On the evening of April 14, Beesley saw two women in the Second Class Library. They were identified as Mary Emma Corey and Claire Karnes. It was the last time these two were reported alive; they died in the sinking even though they were second class women.
One of the survivors of the sinking of the Titanic in April 1912, Beesley wrote a successful book about his experience, The Loss of the SS Titanic (June 1912), published just nine weeks after the disaster. He saw two second class women who tried to get on a lifeboat and were told to go back to their own deck and that their lifeboats were waiting there.
At the time of Lifeboat 13's launching on the Boat Deck, no women or children were in immediate sight, but it seemed there was room for more. As a result, Beesley was ordered to jump into the lifeboat just before it launched. He managed to survive a subsequent incident, where Lifeboat 15 nearly came on top of No. 13. The leading fireman in charge of boat No.13, Fred Barrett, managed to cut the ropes connecting the boat to the falls at the last minute, and those in both boats emerged unharmed. Beesley and the rest of the survivors were picked up by the RMS Carpathia early morning on April 15.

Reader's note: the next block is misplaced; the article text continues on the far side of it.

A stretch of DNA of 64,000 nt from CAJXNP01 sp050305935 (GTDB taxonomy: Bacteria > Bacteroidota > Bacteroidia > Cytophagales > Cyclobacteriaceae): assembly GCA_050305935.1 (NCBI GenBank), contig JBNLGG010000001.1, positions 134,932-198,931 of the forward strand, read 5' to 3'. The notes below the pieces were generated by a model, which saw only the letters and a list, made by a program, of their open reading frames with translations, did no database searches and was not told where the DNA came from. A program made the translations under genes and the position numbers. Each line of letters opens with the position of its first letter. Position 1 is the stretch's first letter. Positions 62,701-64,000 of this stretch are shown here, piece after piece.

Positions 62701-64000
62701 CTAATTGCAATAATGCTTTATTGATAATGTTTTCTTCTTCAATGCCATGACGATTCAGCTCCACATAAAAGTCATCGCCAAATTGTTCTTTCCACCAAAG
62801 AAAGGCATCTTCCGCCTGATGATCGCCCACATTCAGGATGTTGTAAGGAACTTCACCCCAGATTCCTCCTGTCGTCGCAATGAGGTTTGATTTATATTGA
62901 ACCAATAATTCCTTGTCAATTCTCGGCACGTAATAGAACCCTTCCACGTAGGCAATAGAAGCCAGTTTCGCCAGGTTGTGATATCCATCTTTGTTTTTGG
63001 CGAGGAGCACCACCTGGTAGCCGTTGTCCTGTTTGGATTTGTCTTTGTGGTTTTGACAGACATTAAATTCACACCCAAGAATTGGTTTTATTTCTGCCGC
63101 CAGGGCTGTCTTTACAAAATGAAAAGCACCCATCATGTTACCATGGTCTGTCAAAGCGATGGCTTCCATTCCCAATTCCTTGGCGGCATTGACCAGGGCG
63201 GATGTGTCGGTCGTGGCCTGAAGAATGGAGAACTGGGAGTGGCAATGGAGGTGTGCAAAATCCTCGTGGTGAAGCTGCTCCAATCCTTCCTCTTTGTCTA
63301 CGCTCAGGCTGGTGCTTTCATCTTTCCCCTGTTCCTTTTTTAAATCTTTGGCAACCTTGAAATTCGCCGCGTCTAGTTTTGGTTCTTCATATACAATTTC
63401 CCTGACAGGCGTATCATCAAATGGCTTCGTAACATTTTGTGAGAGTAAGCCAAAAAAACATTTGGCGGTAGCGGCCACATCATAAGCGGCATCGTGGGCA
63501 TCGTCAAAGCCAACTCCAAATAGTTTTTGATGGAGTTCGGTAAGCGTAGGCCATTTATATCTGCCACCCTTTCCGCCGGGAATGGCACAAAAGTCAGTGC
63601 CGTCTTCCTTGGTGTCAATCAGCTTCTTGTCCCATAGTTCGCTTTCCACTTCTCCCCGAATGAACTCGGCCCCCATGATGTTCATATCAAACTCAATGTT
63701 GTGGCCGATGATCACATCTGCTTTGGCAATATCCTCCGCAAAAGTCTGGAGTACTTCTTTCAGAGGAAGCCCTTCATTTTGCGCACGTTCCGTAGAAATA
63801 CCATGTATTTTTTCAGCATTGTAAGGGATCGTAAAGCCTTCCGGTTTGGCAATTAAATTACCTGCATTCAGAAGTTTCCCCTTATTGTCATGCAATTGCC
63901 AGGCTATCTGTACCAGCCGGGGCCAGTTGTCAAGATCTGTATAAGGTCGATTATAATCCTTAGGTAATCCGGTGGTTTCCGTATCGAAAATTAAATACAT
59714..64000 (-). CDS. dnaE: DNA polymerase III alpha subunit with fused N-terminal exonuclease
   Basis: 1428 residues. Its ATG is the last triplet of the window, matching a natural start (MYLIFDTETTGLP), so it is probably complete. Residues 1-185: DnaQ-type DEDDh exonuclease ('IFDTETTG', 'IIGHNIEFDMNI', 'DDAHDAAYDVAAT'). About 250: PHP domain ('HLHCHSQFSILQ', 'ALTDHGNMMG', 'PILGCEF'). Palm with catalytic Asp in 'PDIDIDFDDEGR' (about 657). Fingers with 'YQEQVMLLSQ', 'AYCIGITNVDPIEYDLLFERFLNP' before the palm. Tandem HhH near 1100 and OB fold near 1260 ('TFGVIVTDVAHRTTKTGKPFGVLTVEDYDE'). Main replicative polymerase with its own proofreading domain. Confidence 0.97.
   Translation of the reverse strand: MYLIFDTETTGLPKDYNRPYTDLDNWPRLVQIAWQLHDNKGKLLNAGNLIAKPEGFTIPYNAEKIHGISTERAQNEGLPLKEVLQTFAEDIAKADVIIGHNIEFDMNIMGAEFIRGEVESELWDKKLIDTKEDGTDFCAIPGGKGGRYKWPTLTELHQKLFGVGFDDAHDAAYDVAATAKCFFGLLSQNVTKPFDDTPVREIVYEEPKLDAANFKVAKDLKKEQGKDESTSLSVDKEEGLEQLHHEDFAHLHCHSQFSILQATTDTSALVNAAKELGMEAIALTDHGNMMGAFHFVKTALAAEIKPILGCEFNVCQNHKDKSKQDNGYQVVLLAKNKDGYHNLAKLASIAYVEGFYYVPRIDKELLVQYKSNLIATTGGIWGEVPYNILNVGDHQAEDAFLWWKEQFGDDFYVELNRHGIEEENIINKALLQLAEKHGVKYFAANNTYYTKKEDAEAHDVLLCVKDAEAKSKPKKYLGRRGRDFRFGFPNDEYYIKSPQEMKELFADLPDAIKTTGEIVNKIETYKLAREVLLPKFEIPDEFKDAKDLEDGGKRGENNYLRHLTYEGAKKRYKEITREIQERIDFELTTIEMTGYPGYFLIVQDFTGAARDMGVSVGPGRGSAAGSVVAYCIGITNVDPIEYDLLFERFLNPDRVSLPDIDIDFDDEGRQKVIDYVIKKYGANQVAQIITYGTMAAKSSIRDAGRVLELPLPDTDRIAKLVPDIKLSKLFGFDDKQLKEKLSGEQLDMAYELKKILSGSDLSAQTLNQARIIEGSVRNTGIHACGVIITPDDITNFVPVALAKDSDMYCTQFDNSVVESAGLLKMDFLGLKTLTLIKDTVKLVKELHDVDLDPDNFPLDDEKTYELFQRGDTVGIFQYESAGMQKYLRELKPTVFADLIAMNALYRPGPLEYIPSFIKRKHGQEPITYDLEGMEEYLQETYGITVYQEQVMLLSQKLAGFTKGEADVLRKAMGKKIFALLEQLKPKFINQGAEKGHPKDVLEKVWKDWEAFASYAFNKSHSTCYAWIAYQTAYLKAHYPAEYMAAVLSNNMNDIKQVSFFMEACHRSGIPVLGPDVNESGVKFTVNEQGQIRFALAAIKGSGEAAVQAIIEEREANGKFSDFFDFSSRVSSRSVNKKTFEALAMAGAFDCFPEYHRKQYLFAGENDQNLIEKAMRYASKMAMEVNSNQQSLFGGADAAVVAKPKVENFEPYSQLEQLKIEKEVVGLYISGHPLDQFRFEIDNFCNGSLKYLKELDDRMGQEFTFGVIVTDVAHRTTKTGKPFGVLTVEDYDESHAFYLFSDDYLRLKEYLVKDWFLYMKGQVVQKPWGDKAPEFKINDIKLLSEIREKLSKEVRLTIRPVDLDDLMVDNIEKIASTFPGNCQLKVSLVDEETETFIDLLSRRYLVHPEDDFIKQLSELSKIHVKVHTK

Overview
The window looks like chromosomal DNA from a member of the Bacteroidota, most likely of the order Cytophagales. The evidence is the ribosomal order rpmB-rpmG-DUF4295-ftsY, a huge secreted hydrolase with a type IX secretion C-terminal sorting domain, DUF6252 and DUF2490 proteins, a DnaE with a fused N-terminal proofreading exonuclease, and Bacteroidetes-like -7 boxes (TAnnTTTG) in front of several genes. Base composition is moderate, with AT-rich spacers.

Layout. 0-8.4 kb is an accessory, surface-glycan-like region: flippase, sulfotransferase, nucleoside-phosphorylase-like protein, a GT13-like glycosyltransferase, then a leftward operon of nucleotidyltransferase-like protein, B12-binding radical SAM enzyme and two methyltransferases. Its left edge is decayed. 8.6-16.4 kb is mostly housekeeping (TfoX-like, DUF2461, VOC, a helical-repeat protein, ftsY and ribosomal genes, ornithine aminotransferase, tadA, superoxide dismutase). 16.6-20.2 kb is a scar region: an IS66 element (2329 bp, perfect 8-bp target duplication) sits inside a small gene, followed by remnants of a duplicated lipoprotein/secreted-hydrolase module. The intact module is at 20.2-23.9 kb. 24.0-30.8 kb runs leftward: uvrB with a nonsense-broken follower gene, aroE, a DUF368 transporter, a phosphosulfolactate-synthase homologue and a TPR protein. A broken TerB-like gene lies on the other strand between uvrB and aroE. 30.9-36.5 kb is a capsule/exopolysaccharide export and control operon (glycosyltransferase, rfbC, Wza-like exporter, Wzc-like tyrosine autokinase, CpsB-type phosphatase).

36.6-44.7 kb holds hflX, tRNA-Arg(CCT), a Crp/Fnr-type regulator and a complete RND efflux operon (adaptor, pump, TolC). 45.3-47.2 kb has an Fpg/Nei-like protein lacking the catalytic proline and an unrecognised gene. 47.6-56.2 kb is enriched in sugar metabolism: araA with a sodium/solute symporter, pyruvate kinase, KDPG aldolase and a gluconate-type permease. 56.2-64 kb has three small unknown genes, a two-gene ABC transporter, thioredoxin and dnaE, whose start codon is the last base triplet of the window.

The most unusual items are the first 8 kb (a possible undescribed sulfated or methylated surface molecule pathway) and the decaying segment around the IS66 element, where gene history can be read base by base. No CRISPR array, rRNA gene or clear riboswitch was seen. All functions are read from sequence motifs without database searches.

During the filming of A Night to Remember (1958), Beesley famously gatecrashed the set during the sinking scene, hoping to "go down with the ship" that time. But he was spotted by the director, Roy Ward Baker, who vetoed this unscheduled appearance, due to actors' union rules. These events are parodied in Julian Barnes' novel A History of the World in 10.5 Chapters, where Beesley makes a brief appearance as a fictional character.
Beesley was portrayed by actor David Warner (who went on to portray Spicer Lovejoy in the 1997 film) in the 1979 dramatization of the voyage and sinking, S.O.S. Titanic. He is the grandfather of New York Times science editor Nicholas Wade. Beesley was also portrayed by Lawrence Bennett in 1999 musical stage adaptation Titanic.